> circuits - apparently you missed that part.
I never said that you weren't. I was suggesting to anyone reading the
thread how one can figure it out. You said that you were doing this in
your original email.
> Despite your opinion
> that "it should be obvious", as good engineering practice I wanted to
> understand how the machine was using the input power before making
> assumptions. I'd rather spend some time in due diligence than in
> damage control - or fire fighting!
You seem to have missed the smiley at the end of that sentence.
> Also, since our interest is
> historical restoration, we wanted to make use of the PDU as wired
> rather than try to bypass it with some sort of approach that would
> feed 110V directly to the various elements.
Also, I didn't suggest that. The PSU provides important protection by
shutting down the machine if the fans stop working, or the machine
> > > After all of this, we carefully brought up the machine. We had a
> > > challenge because 120V three phase doesn't seem to be usual
> > > practice in US wiring - we had 240V three phase, but that
> > > obviously wasn't going to do us any good! Carefully looking
> > > through the power distribution unit's engineering drawings, it
> > > became clear that DEC used three-phase simply to balance the
> > > current load among the legs - in fact, everything runs on 120V.
> > > So we used equal care in reviewing the wiring of the warehouse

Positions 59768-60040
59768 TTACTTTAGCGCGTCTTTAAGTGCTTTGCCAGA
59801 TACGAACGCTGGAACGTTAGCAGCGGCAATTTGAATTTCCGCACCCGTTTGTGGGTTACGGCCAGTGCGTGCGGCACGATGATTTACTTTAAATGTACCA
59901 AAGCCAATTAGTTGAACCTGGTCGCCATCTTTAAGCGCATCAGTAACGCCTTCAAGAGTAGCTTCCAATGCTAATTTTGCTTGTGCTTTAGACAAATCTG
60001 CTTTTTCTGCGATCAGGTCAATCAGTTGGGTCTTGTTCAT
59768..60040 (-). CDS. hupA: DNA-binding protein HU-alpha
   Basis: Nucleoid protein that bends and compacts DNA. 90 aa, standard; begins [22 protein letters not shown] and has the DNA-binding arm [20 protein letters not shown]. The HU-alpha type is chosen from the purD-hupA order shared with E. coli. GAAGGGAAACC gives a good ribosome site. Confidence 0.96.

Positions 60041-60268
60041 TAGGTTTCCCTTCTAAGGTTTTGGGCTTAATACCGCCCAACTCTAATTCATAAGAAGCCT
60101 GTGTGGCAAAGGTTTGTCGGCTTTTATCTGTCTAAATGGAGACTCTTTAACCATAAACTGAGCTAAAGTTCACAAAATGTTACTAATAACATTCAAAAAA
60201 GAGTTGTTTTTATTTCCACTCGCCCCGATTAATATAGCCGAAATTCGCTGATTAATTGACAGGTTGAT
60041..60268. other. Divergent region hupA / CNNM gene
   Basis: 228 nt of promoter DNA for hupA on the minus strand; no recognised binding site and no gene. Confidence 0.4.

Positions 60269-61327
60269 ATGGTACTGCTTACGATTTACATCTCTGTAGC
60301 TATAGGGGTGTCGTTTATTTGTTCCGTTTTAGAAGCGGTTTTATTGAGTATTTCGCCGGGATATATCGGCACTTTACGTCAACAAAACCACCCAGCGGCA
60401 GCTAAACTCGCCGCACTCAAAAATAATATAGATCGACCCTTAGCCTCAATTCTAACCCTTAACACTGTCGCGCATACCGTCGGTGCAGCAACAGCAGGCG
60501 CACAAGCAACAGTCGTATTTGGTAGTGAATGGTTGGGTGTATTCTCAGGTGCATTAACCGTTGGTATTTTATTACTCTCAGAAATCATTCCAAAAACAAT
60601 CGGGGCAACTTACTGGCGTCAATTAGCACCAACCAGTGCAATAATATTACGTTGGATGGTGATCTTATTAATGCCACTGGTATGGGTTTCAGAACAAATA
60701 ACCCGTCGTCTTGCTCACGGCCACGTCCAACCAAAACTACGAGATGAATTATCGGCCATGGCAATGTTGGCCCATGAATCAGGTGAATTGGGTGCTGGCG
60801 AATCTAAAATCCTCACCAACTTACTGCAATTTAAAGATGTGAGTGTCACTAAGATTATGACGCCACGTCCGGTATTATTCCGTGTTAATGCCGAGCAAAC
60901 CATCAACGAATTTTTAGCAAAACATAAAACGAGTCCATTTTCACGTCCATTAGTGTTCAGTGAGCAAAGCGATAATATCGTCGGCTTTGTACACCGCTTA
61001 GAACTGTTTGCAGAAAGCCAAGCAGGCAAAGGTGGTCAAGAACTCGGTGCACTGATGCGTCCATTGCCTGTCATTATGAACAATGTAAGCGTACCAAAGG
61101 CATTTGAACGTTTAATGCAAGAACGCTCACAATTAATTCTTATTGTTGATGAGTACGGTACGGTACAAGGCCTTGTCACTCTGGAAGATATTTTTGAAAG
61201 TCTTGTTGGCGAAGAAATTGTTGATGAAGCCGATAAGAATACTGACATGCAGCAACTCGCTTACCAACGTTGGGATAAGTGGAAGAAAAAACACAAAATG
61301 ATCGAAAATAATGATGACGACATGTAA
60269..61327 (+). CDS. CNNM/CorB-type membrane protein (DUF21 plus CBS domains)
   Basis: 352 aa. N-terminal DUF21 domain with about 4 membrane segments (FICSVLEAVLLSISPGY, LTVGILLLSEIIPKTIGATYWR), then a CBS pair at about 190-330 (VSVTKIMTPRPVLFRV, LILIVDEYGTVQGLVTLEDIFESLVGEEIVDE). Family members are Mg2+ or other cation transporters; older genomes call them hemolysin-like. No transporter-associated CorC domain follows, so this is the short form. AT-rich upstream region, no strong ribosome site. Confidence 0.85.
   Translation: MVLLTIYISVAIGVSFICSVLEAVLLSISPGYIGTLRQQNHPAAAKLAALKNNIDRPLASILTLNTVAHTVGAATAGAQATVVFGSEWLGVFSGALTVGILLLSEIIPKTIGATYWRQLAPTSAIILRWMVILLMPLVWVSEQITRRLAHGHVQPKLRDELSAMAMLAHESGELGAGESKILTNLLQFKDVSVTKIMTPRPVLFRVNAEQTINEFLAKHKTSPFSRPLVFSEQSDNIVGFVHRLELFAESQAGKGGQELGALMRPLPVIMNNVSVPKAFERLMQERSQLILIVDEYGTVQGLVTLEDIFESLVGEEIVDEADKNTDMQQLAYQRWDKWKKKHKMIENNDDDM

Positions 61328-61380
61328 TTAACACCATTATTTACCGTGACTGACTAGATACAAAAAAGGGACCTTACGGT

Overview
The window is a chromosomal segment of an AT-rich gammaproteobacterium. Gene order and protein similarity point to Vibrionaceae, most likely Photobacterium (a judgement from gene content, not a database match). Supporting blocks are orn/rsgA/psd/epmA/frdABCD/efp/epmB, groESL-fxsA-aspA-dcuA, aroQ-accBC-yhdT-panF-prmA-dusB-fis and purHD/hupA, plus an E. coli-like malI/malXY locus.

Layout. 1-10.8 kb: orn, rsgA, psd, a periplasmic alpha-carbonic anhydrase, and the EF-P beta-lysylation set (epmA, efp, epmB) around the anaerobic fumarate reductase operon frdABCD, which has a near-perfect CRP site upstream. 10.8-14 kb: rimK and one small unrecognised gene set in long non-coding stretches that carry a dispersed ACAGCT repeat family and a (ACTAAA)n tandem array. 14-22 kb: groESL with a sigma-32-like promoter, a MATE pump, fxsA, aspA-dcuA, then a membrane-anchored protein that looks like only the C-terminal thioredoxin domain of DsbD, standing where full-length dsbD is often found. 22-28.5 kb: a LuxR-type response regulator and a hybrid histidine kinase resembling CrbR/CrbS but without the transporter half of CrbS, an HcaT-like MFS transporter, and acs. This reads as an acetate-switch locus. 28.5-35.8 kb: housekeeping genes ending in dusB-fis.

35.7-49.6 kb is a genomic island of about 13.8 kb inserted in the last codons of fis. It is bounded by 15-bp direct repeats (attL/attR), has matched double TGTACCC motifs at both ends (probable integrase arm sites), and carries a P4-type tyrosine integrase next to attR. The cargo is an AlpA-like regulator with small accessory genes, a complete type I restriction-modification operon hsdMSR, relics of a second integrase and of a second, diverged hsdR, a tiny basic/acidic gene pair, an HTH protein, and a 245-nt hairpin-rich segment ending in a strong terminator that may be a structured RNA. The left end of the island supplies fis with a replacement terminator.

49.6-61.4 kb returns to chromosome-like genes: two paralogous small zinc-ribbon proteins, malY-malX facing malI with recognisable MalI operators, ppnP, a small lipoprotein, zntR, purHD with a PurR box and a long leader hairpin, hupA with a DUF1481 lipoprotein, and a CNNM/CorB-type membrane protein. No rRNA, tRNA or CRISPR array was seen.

> > > where we keep these machines and found three outlets that were
> > > (a) on the same side of the 240V mains and (b) not sharing a
> > > breaker and circuit. Those were connected to a three-phase
> > > outlet, the VAXen were plugged in and voila! NOTE: we have a
> > > team member experienced with commercial power circuits. Don't
> > > try this at home - or if you do, be very very careful and be
> > > certain that, from any of the three live blades to another, you
> > > don't have more than 120V.
> > First, I want to point out that all of the power outlets on the PDU
> > are 120V, 20A (NEMA 5-20R) outlets, so it should be somewhat
> > obvious from that, that the machine doesn't need three phase power
> > to run, no engineering drawings required. :)
> > Also, your statements about three phase power aren't quite valid.
> > You may have had three-phase 240V, but that is unlikely, the
> > typical practice in the US for non-motor loads (lighting, general
> > power usage) is 120/208V three phase or 120/240V single phase. In
> > normal use, the three phase connections on the VAX PDU have 208V
> > between them, and 120V to ground, which is a standard 120/208V
> > three phase system.
> > You can run the machine off of single phase power by chosing up to
> > three separate 120V circuits - it's ok if they're on different
> > phases, having 240V phase-to-phase is OK - and running each one to
> > a different phase, and tying all the neutrals together to the
> > neutral in the machine. In fact, it is a good idea to make sure
> > that you have different phases, so that you minimize the neutral
> > current, otherwise you may end up with melted wiring or fire, and